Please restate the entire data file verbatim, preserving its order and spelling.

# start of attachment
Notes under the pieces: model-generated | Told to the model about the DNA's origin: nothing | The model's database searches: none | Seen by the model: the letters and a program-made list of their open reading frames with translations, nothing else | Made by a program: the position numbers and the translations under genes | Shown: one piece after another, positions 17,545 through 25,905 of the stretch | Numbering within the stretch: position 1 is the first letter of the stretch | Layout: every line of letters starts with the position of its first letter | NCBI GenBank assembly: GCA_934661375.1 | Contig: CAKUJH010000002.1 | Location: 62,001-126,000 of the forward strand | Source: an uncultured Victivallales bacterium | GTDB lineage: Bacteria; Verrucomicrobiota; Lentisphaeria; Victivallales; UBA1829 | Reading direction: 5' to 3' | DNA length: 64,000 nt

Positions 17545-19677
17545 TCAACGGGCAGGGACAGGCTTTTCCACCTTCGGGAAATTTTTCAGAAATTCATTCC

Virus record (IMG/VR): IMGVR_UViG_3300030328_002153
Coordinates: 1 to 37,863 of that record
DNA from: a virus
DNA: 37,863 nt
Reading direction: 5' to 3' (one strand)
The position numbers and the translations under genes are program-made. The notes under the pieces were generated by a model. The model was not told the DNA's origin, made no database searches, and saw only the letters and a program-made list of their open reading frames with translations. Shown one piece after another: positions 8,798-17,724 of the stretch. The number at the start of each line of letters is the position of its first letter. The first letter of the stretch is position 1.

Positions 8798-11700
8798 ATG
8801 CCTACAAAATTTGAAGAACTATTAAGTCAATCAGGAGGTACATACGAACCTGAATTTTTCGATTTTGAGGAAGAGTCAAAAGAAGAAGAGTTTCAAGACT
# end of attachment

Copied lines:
Notes under the pieces: model-generated | Told to the model about the DNA's origin: nothing | The model's database searches: none | Seen by the model: the letters and a program-made list of their open reading frames with translations, nothing else | Made by a program: the position numbers and the translations under genes | Shown: one piece after another, positions 17,545 through 25,905 of the stretch | Numbering within the stretch: position 1 is the first letter of the stretch | Layout: every line of letters starts with the position of its first letter | NCBI GenBank assembly: GCA_934661375.1 | Contig: CAKUJH010000002.1 | Location: 62,001-126,000 of the forward strand | Source: an uncultured Victivallales bacterium | GTDB lineage: Bacteria; Verrucomicrobiota; Lentisphaeria; Victivallales; UBA1829 | Reading direction: 5' to 3' | DNA length: 64,000 nt

Positions 17545-19677
17545 TCAACGGGCAGGGACAGGCTTTTCCACCTTCGGGAAATTTTTCAGAAATTCATTCC

Virus record (IMG/VR): IMGVR_UViG_3300030328_002153
Coordinates: 1 to 37,863 of that record
DNA from: a virus
DNA: 37,863 nt
Reading direction: 5' to 3' (one strand)
The position numbers and the translations under genes are program-made. The notes under the pieces were generated by a model. The model was not told the DNA's origin, made no database searches, and saw only the letters and a program-made list of their open reading frames with translations. Shown one piece after another: positions 8,798-17,724 of the stretch. The number at the start of each line of letters is the position of its first letter. The first letter of the stretch is position 1.

Positions 8798-11700
8798 ATG
8801 CCTACAAAATTTGAAGAACTATTAAGTCAATCAGGAGGTACATACGAACCTGAATTTTTCGATTTTGAGGAAGAGTCAAAAGAAGAAGAGTTTCAAGACT